CableLabs expects to open a new testing and certification facility by mid-2013 in Silicon Valley, as an extension of its Louisville, Colo., operations and serving as a larger hub to connect cable with the high-tech community.
The new lab will consolidate CableLabs’ existing San Francisco office, opened in late 2011.
“We want to reintroduce CableLabs to Silicon Valley,” CableLabs president and CEO Phil McKinney (pictured, above) said in a phone interview Friday.
CableLabs has not selected a site for the facility, which it is aiming to open by early summer 2013. McKinney said it will be located somewhere in the area between U.S. Route 101, California State Route 85 and route 87.
McKinney, former CTO of Hewlett-Packard’s personal systems group, took the helm at CableLabs on June 1. He replaced Paul Liao, the former Panasonic CTO who led the lab since June 2009, under whose leadership CableLabs opened the San Francisco office.
This week, CableLabs hosted its annual “CEO retreat” at the Four Seasons Hotel Silicon Valley in East Palo Alto, Calif., which brought together cable CEOs and CTOs to meet with “thought leaders and companies” in Silicon Valley, McKinney said.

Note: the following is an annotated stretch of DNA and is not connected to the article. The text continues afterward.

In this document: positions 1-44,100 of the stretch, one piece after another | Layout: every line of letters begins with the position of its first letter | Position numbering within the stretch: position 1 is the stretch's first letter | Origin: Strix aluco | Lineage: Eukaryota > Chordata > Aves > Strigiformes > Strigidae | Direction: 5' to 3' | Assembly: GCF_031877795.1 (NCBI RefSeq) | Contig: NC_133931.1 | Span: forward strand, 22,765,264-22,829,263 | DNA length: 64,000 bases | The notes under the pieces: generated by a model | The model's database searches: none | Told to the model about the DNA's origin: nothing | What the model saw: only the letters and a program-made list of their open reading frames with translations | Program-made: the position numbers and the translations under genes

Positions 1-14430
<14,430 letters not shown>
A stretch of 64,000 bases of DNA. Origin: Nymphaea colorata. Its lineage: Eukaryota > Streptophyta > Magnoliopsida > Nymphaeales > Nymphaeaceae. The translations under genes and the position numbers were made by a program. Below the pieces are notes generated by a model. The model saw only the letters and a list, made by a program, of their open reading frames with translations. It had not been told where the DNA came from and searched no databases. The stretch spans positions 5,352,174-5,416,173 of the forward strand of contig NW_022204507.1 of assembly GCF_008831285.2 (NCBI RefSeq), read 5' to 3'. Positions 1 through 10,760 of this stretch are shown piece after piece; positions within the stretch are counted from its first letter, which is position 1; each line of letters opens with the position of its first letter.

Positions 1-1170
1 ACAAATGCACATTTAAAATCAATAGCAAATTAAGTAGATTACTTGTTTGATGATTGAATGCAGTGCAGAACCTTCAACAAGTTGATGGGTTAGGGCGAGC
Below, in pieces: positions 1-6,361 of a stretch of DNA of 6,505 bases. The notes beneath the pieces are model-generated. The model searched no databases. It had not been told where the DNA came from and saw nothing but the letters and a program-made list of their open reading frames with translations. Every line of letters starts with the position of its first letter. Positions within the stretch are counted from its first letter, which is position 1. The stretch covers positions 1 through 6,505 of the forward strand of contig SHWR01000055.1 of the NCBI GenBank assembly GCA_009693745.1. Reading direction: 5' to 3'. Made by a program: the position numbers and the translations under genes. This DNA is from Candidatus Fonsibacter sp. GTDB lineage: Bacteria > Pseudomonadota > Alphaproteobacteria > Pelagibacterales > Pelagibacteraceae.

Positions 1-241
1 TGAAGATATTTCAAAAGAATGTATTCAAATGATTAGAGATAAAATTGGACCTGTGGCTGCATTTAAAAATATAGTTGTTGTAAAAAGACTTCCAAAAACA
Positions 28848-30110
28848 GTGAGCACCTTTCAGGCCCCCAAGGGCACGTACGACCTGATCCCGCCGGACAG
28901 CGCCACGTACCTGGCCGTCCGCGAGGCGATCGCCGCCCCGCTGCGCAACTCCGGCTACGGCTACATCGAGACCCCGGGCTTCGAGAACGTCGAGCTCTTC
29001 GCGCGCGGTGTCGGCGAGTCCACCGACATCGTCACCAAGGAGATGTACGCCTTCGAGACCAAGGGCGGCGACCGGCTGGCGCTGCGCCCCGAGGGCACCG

MSO executives who attended included: Comcast Cable president and CEO Neil Smit; Cox Communications president Pat Esser; Bright House Networks CEO Steve Miron; Suddenlink Communications chairman and CEO Jerry Kent; and BendBroadband president and CEO Amy Tykeson.
Two execs from Time Warner Cable -- chief operating officer Rob Marcus and CTO Mike LaJoie -- were unable to attend the event after Hurricane Sandy caused damage to their homes, McKinney said. Cablevision Systems executives also were waylaid by the storm, and Charter Communications CEO Tom Rutledge, who lives in Connecticut, “couldn’t even get out of his neighborhood,” McKinney added.
Qualcomm CEO Paul Jacobs was among the tech companies who met with the cable executives, according to McKinney, but he declined to identify any others. Asked whether any of his former HP colleagues attended, McKinney responded, “No… We didn’t really engage the CE [consumer electronics] side. This was a lot on content, social networking.”
With the Silicon Valley outreach, McKinney’s objective is to make cable “a platform for innovation for developing new services,” he said.
More broadly, CableLabs has shifted from near-term projects to focusing on technologies that will be appearing in the four- to eight-year horizon, McKinney said. “The charter the board has given me is to position CableLabs as being that center for innovation and thought leadership,” he said.
When McKinney started at CableLabs, “there was a large number of projects under way. We’ve gone through to prioritize to make sure these are the right projects.”
Those include “Better Pipes,” which encompasses the ongoing DOCSIS 3.1 project to deliver not just faster speeds but lower cost per bit and improve reliability; “Smart Space,” for connecting various devices to broadband networks inside the home; and “Rich User Experiences,” examining the role of second screens with respect to cable services.